America’s largest banks are well positioned to weather a severe recession and maintain lending amid a downturn, according to the Federal Reserve’s latest stress tests.
The Fed’s results show that the banking system remains “strong and resilient”, said Michael Barr, the vice chair for supervision.
However, he conceded that the stress tests, which assess metrics such as banks’ minimum capital requirements during a hypothetical recession, were “only one way to measure that strength”.
“We should remain humble about how risks can arise and continue to work to ensure that banks are resilient to a range of economic scenarios, market shocks, and other stresses,” Barr added.
All 23 banks tested remained above their minimum capital requirements during the test, despite total projected losses of $541 billion, with the aggregate common equity risk-based capital ratio — which provides a cushion against losses — projected to decline by 2.3 percentage points to a minimum of 10.1 percent.
The stress test included a 40 percent decline in commercial real estate prices, a substantial increase in office vacancies, and a 38 percent decline in house prices, accompanied by a peak of 10 percent unemployment and commensurate economic decline.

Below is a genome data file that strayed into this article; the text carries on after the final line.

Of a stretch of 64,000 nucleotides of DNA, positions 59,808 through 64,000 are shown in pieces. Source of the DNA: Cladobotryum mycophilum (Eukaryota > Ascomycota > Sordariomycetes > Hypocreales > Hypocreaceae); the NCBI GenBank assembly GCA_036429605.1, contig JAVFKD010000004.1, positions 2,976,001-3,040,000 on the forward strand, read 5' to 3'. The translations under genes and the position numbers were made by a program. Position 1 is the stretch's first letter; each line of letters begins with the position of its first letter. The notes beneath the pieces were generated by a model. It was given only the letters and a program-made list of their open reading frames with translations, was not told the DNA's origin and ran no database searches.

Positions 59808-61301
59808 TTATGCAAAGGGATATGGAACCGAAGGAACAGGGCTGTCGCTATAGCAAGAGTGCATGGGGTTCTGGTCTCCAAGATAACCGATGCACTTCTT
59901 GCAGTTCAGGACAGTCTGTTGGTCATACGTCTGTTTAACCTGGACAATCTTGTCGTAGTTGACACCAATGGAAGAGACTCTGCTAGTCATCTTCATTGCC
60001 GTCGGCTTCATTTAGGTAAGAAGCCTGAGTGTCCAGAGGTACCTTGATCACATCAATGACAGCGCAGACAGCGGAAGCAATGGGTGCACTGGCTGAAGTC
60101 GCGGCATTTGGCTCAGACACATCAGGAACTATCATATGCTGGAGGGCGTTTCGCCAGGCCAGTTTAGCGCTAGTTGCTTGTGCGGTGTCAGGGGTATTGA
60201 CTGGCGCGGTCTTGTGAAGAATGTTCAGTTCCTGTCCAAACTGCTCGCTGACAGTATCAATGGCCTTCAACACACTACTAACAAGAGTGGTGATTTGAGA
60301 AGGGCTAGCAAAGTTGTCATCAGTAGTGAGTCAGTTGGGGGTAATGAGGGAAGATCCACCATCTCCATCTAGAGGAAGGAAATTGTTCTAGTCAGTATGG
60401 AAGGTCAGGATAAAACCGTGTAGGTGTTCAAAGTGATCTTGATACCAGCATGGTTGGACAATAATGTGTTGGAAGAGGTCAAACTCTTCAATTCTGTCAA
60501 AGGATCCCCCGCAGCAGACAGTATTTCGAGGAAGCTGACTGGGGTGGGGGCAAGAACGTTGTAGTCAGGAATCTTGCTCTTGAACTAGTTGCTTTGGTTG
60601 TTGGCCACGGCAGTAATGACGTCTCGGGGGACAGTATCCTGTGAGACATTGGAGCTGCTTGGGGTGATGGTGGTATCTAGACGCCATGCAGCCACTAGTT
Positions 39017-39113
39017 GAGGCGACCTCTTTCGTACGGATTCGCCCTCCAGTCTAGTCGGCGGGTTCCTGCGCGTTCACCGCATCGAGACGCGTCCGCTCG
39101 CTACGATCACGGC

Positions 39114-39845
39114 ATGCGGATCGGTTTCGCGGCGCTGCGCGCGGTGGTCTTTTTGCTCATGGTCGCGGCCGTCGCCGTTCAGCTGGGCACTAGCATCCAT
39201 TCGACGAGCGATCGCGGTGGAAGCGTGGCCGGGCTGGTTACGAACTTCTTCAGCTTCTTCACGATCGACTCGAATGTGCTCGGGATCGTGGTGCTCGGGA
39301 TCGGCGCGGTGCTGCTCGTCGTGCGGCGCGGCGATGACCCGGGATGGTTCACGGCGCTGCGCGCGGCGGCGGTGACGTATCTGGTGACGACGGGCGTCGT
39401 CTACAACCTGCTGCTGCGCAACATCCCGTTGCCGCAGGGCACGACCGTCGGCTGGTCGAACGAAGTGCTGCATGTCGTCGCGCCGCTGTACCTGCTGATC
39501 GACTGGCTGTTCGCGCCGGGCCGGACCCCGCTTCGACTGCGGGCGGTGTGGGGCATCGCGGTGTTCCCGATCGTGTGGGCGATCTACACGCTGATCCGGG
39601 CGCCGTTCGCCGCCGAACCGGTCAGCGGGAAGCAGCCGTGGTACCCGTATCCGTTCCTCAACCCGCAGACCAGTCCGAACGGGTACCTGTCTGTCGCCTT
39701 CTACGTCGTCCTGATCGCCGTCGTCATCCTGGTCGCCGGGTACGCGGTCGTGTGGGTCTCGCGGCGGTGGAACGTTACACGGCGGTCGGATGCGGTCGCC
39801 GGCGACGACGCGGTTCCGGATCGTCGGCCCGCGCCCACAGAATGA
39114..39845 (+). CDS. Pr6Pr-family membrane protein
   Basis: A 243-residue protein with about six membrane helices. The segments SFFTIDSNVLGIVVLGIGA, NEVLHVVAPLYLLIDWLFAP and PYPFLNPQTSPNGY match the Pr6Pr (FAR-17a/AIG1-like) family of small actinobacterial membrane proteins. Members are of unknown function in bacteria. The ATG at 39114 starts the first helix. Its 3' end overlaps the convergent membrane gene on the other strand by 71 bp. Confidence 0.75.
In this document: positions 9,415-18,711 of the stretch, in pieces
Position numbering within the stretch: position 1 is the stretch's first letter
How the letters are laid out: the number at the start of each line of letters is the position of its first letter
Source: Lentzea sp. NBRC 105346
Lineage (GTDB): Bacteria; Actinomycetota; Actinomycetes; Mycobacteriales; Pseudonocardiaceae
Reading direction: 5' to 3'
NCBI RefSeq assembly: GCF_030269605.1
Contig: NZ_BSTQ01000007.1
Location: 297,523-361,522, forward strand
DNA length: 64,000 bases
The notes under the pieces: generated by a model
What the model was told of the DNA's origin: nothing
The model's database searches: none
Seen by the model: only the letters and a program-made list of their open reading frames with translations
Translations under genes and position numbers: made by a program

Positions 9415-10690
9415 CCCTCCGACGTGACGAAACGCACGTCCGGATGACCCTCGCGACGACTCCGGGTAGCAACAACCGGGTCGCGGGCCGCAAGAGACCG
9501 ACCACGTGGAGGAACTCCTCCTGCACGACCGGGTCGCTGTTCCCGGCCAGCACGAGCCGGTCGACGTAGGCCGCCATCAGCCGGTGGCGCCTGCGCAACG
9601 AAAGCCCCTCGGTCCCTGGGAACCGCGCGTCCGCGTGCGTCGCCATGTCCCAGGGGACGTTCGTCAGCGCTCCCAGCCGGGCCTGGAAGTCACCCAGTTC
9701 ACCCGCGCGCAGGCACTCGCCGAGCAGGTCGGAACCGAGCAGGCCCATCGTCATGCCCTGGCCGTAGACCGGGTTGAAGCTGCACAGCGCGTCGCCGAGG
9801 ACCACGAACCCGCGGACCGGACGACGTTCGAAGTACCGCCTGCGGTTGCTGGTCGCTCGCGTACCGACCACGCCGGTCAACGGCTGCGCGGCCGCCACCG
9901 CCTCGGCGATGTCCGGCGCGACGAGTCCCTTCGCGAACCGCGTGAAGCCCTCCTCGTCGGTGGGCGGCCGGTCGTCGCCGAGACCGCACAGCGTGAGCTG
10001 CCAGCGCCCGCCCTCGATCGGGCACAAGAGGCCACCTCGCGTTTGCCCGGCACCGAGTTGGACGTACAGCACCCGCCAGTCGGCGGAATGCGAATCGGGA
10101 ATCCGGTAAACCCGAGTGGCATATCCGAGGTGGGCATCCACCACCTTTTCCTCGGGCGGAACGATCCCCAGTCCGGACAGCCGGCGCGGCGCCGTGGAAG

The positive scorecard was welcomed by the American Bankers Association (ABA).
“The Federal Reserve’s latest stress test results confirm what top regulators have repeatedly stated — America’s banks remain strong, and the tested institutions have built up significant capital reserves that will allow them to continue lending and supporting our economy even under the most severe economic conditions,” said Rob Nichols, ABA president and CEO.
He added that policymakers should keep the results “front and center” before considering new Basel capital requirements that he claimed would “only make it harder for banks of all sizes to meet the needs of their customers, clients and communities”.
Nichols’ comments come just days after his organization pushed back against a speech by Martin Gruenberg, chair of the Federal Deposit Insurance Corporation (FDIC), who suggested his body — along with the Federal Reserve and the Office of the Comptroller of the Currency — was considering extending the minimum capital buffers that currently apply to banks with more than $250 billion in assets to include those with more than $100 billion.
Nichols said he had been “disappointed” by the remarks, adding that additional capital requirements for mid-sized and regional banks would make it “particularly difficult… to provide credit to consumers and businesses during times of economic stress”.